Mouth to Mouth has enough going for it that you want to like it. But, try as you might, writer-director-dance choreographer Alison Murray's youth cautionary tale will likely leave you frustrated, and exhausted by the effort. Murray's movie rides on a thin dramatic premise: Sherry (Ellen Page), a teenager alienated from her mother (there's something new) runs away and joins a radical youth cooperative (read: cult) made up of society's backwash, i.e. junkies, runaways, and former prostitutes.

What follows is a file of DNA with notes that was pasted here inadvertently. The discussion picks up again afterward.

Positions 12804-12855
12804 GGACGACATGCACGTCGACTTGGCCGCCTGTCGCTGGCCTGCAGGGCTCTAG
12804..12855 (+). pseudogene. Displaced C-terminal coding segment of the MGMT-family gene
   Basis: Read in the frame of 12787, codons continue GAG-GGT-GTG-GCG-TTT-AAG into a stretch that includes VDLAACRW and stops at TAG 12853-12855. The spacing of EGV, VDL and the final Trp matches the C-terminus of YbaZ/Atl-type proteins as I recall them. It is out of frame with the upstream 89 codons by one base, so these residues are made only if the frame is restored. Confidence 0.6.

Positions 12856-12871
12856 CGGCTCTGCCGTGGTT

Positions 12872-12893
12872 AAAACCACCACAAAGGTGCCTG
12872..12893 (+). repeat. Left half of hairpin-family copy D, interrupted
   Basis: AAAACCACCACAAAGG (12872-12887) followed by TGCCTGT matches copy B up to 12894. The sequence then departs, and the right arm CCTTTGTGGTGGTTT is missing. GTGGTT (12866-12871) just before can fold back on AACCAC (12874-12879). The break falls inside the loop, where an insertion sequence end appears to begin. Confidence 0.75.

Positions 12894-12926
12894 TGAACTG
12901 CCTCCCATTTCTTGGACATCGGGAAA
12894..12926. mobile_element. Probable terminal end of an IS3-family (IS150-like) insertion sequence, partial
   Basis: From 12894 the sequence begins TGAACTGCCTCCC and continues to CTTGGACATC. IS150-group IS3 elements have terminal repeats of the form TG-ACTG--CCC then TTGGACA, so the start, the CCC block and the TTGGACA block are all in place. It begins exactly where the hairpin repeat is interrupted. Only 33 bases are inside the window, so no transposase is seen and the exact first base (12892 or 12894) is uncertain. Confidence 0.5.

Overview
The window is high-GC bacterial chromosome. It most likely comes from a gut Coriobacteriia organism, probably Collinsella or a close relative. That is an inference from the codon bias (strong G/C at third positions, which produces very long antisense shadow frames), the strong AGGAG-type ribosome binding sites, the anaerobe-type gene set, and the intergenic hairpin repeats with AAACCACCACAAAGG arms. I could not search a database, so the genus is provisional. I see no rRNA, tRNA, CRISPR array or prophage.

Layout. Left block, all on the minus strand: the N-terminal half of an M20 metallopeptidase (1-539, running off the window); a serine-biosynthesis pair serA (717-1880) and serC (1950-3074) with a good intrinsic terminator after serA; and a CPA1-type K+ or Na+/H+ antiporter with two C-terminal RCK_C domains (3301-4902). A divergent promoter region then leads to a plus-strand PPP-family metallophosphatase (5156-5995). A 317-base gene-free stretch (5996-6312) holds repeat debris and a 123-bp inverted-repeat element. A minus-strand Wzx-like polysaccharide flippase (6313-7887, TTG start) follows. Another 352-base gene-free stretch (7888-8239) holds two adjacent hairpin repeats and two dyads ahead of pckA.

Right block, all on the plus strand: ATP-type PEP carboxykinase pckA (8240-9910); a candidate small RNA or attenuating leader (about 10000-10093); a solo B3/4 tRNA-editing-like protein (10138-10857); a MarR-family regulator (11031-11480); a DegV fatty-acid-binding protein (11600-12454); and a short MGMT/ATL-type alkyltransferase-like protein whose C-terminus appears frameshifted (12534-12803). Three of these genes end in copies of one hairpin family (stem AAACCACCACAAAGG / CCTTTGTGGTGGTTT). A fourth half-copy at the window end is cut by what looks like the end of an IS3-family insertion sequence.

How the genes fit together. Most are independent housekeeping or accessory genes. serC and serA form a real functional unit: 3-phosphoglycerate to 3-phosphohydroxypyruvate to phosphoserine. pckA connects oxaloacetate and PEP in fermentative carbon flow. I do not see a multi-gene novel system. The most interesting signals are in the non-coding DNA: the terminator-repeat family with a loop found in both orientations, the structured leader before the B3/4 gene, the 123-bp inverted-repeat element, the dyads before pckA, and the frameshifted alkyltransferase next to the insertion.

The group's fist-in-the-air acronym is SPARK (Street People Armed with Radical Knowledge), and the creed they rally around is "intellectual self-defense" -- a catchphrase that should ring a bell with anyone familiar with the 1992 Noam Chomsky documentary Manufacturing Consent. Apart from weaning addicts off drugs, SPARK's shaven-headed principal members, none of whom apparently owns a shirt, operate with no bigger political purpose in mind. Largely, the group exists as a generic narrative device -- an aimless, visionless organization of Murray's concoction solely to run Sherry through her paces.
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